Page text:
NBER Study Finds Occupational Licensing Laws Inhibit Labor Mobility

The paper, “Occupational Licensing and Labor Market Fluidity,” was published by the National Bureau of Economic Research. Here are some highlights from the authors’ summary of their findings:

We use public individual level survey data from the Current Population Survey and the Survey of Income and Program Participation as well as a newly constructed data set on licensing requirements—the Occupational Licensing Law Research Project (OLLRP)—to investigate the relationship between occupational licensing and labor market fluidity. The OLLRP contains a detailed range of occupational licensing requirements for all universally licensed occupations in every state from the 1980s to 2016. …

The data show that while the licensing rate (the fraction of the workforce that is licensed) has trended up steadily, the occupational mobility (or switching rate) has declined over the past two decades. This suggests that there may be a link between workers’ licensing status and occupational switching decisions. Using the Current Population Survey to focus on occupation??level data, we find that occupations with higher licensing shares are experiencing relatively lower churn rates. The negative correlation between the share of workers who are licensed and the occupational churn rate suggests that licensing may have a negative effect on individuals’ labor market transition decisions. …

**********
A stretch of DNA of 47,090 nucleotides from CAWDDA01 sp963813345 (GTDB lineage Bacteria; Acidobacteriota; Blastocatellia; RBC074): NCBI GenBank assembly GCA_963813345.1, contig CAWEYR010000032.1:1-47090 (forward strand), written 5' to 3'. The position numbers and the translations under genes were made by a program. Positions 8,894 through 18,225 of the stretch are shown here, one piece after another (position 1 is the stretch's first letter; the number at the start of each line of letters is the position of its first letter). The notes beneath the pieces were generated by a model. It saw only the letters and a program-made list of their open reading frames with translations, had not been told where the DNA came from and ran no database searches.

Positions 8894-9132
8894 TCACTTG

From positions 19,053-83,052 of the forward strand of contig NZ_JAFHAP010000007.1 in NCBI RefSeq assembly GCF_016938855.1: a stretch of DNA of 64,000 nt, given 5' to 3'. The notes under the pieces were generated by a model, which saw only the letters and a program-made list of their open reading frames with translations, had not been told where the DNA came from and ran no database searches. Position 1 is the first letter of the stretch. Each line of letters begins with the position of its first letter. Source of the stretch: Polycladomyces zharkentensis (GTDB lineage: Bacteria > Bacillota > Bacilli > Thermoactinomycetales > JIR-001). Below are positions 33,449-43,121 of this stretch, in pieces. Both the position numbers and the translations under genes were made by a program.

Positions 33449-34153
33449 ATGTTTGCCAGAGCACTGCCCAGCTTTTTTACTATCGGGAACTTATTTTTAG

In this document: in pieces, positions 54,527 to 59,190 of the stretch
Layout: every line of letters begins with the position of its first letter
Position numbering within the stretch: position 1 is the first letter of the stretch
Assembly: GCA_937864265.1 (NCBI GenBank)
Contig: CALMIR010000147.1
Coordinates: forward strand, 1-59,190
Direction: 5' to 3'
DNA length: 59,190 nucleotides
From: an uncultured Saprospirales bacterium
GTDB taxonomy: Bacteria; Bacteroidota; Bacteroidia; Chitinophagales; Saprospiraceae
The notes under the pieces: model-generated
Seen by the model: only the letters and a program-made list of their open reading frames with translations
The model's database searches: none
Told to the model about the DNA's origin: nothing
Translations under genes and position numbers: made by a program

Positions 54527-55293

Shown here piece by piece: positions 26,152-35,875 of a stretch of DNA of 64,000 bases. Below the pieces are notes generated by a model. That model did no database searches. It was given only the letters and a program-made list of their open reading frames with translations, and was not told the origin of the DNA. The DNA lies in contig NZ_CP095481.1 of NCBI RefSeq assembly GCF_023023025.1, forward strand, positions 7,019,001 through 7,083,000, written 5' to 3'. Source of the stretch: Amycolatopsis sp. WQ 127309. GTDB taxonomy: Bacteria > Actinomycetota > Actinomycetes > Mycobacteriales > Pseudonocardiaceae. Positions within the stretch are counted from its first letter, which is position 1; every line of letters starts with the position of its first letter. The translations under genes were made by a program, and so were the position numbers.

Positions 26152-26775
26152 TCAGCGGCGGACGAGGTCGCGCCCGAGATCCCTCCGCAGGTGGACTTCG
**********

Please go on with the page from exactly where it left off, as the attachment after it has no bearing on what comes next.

[We] find that licensing can account for at least 7.7 percent of the total decline in occupational mobility over the past two decades. These results suggest that in addition to static general equilibrium welfare effects, licensing also has significant lifetime welfare effects for workers through impacting their dynamic occupational career choices.

Jon Guze / Director of Legal Studies

Jon Guze is the Director of Legal Studies at the John Locke Foundation. Before joining the John Locke Foundation, Jon practiced law in Durham, North Carolina for over twent...

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